Baseball, stop. Just stop.
If you’re wondering why a large portion of America has tuned baseball out, it’s because of the ridiculous stats that commentators seem to be fixated on these days.
dWAR. fWAR. wRC+. OPS+. WOBA. Launch angle. Exit velocity.
Who. Freaking. Cares.
In many ways baseball has become too cerebral. Next thing you know, we’ll need to wheel in scientists and chemists to explain the game of baseball to us. Aaron Judge and Didi Gregorius will be in the dugout chomping on bubble gum and performing algebraic equations before their next at-bat.
When I was growing up, things were much more simplistic. You hit, you fielded, you threw. Batting stats were reduced to three categories:
Pitching stats were very similar. Won-loss. ERA. Strikeouts.
That’s basically all people cared about. From time to time, I’d analyze a player’s runs, doubles, and triples, but even stats like slugging percentage were out in the hinterland of my focus. And honestly, I think that the Big Three stats were all that affected whether or not my ’87 McGwire went up or down in the latest issue of Beckett Baseball Card Monthly.
I understand that baseball, more than any other sport, has always been a game of statistics. Nerds, far and wide, love to analyze the national pastime’s stats and compare them in overlong coffee shop dialogues. But this has gotten to be too much.
I care absolutely nothing about launch angle.
I care absolutely nothing about exit velocity.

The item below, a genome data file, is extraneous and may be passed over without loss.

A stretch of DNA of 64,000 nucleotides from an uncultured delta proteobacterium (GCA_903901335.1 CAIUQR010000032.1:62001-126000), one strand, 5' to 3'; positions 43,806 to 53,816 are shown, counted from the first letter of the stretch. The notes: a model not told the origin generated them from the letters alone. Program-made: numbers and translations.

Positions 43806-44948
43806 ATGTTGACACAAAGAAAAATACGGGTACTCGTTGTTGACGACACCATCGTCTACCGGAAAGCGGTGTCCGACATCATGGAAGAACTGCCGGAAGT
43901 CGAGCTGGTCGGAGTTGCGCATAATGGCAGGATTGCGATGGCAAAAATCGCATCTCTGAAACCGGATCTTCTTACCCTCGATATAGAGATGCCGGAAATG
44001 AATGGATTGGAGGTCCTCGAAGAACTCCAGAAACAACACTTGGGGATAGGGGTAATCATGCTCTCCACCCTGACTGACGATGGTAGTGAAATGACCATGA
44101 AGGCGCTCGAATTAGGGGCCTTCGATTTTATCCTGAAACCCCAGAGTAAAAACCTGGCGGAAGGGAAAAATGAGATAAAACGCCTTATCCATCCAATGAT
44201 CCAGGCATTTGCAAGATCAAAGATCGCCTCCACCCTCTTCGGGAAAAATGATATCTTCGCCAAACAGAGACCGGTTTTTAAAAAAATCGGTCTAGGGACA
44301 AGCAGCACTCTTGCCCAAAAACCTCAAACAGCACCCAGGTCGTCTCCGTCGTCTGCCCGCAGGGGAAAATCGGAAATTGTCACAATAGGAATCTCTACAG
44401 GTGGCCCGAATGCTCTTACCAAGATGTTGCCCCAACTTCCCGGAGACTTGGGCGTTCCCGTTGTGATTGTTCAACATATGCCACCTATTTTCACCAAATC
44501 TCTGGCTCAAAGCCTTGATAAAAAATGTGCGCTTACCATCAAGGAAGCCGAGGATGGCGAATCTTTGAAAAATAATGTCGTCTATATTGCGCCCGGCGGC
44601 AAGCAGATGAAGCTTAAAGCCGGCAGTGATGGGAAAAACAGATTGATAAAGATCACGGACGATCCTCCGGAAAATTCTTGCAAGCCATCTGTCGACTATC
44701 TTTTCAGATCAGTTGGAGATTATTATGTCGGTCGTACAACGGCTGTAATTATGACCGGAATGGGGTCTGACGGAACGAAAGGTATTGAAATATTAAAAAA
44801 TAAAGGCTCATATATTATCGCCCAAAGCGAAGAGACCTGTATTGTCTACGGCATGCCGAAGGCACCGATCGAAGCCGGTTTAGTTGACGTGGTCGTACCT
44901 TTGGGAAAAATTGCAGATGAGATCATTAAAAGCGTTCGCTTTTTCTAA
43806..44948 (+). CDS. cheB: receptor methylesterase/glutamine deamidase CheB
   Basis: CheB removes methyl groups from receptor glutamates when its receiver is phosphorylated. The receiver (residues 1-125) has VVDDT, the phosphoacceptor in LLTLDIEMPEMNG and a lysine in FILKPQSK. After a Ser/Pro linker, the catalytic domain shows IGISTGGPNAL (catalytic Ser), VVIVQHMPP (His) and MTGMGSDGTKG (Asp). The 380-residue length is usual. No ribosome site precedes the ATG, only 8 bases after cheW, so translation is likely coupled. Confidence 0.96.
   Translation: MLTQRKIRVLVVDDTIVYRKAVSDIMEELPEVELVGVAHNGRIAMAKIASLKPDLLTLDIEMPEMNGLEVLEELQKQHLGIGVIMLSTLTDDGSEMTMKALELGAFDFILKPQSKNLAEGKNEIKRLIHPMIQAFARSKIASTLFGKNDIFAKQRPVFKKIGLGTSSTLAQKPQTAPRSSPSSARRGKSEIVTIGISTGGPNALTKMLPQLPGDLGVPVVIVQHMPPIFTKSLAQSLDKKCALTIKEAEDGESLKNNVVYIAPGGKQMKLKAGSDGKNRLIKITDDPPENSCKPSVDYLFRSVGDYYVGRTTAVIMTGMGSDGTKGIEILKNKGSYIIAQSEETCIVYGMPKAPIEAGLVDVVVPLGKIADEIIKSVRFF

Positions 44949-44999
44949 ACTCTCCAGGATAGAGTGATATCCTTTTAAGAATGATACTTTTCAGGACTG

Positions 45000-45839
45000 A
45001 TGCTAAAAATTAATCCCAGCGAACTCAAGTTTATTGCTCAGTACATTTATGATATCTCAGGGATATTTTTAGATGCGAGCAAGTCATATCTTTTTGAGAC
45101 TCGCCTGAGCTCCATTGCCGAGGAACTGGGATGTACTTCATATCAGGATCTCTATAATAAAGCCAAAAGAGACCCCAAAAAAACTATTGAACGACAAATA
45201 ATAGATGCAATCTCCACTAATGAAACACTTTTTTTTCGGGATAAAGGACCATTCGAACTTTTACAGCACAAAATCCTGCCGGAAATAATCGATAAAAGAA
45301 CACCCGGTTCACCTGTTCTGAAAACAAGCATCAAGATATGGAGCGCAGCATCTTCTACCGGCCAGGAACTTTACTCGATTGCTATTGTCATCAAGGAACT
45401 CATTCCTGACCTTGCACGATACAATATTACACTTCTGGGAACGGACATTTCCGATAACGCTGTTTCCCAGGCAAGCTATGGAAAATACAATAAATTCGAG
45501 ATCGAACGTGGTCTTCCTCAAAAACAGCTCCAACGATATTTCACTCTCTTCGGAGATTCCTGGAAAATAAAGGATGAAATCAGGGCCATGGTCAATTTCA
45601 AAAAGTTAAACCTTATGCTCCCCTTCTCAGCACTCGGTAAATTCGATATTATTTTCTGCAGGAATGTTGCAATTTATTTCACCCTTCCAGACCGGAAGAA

I rebuke the stat fWAR.
I rebuke WOBA.
Think about how utterly absurd that sounds. Can you imagine going up to someone on the street and saying, “Did you know that Brian Dozier’s fWAR actually went up in 2018?” They’d look at you like you had three heads.
When I’m watching a game, I don’t want to have to Google or Wikipedia what a stat means. It’s hard enough to remember a handful of stats, but it seems like baseball continues to heap more and more obscure stats on the fans. Does anyone honestly think that the average person who comes home and nukes his supper cares about wRC+?
Let’s talk about WAR for a moment, perhaps the “sexiest” of the new stats. According to Wikipedia, “Baseball Reference uses six components to calculate WAR for position players: The components are batting runs, baserunning runs, runs added or lost due to grounding into double plays in double play situations, fielding runs, positional adjustment runs, and replacement level runs (based on playing time). The first five factors are compared to league average, so a value of 0 represents an average player.”
Here is a screenshot of that equation:
This isn’t baseball. This is Professor Linderholm’s Calculus 101 at MIT.
So please, baseball gods, make the drippings understandable. For the sake of the game, let’s get back to regular baseball stats again. H&A
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